1

I want to add $x/ from data formatted as $x-xyz (xyz is a mix of text and number to be ignored).

Example data

AB-10C
CD-02E

Output

AB/AB-10C
CD/CD-02E

How do I describe the variable as text before the hyphen? My idea is:

define $x = # don't know how to do that
## and then somehow use sed to prepend
sed -i s/$/$x/ file
# I don't know if sed can handle variables though - the above one liner is from Googling

2 Answers 2

5

Here's a quick and dirty awk version:

awk -F- '{print $1"/"$0}' input_file > output_file

What it does is use - as a field separator, and prints the first column (i.e. everything before the first -), then a /, then the whole original line.

A way of doing the same thing with sed would be:

sed -e 's;^\([^-]*\)\(.*\);\1/\1\2;' input_file > output_file

(but that's hardly readable.)

If you want to do it in plain bash, you can use string manipulations:

$ foo=AB-10C
$ prefix=${foo%%-*}
$ echo ${prefix}/${foo}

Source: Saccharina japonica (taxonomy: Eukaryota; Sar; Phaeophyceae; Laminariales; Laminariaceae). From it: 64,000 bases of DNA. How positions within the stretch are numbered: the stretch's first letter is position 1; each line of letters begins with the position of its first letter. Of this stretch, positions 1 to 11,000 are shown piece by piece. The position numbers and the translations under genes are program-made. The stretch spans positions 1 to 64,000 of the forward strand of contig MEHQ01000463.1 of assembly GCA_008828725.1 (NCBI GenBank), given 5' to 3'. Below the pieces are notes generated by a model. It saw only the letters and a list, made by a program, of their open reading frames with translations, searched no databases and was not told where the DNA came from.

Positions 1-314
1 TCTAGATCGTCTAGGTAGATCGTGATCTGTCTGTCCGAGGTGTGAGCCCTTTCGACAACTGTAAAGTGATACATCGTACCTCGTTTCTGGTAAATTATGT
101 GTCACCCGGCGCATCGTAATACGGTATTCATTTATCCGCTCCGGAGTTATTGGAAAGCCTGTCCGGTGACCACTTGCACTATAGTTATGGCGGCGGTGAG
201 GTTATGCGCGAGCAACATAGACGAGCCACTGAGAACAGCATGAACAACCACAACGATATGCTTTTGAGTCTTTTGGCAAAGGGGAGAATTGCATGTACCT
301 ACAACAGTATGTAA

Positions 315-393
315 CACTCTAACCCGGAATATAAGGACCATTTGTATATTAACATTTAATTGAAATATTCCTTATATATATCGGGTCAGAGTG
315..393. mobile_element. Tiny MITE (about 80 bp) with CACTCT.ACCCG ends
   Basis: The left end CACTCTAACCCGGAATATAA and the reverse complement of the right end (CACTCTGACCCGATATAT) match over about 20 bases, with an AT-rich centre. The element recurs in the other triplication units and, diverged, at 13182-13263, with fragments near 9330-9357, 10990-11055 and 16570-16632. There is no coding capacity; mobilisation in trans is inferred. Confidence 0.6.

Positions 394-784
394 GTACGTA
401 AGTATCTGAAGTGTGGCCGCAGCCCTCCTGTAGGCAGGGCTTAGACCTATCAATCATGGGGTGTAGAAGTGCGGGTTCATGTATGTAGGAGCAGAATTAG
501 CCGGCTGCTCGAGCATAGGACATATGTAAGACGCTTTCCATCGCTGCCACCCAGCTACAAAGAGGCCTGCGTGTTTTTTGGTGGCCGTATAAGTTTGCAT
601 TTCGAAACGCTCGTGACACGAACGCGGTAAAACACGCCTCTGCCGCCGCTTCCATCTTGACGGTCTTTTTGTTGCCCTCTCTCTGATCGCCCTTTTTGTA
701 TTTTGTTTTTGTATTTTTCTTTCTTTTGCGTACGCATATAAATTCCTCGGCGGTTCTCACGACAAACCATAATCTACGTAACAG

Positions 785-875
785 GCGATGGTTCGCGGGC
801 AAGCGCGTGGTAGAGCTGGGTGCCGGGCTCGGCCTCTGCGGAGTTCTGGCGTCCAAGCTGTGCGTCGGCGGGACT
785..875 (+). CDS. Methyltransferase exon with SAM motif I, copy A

AB/AB-10C

Use that in a while read loop or similar if the data is coming from a file.

2
  • Though it was unintentional, I simplified the example a bit, and the results with the real data were interesting. The actual data was like 211,AB-45A,1, and it got manipulated to 211,AB/211,AB-45A,1 with both awk and sed. Couldn't try pure bash since I'm not quite familiar with while read and didn't bother researching. Anyway, I separated the relevant data and it worked as expected - thank you!
    – Oxwivi
    Jan 29, 2012 at 14:19
  • For the while loop, just type "[bash] while read" in the search box at the top of this site. You'll get plenty of examples :)
    – Mat
    Jan 29, 2012 at 14:21
0

This might work for you:

echo -e "123,AB-10C,4\n567,CD-02E,8" |
sed 's|\([^,]*\)-.*|\1/&|'
123,AB/AB-10C,4
567,CD/CD-02E,8

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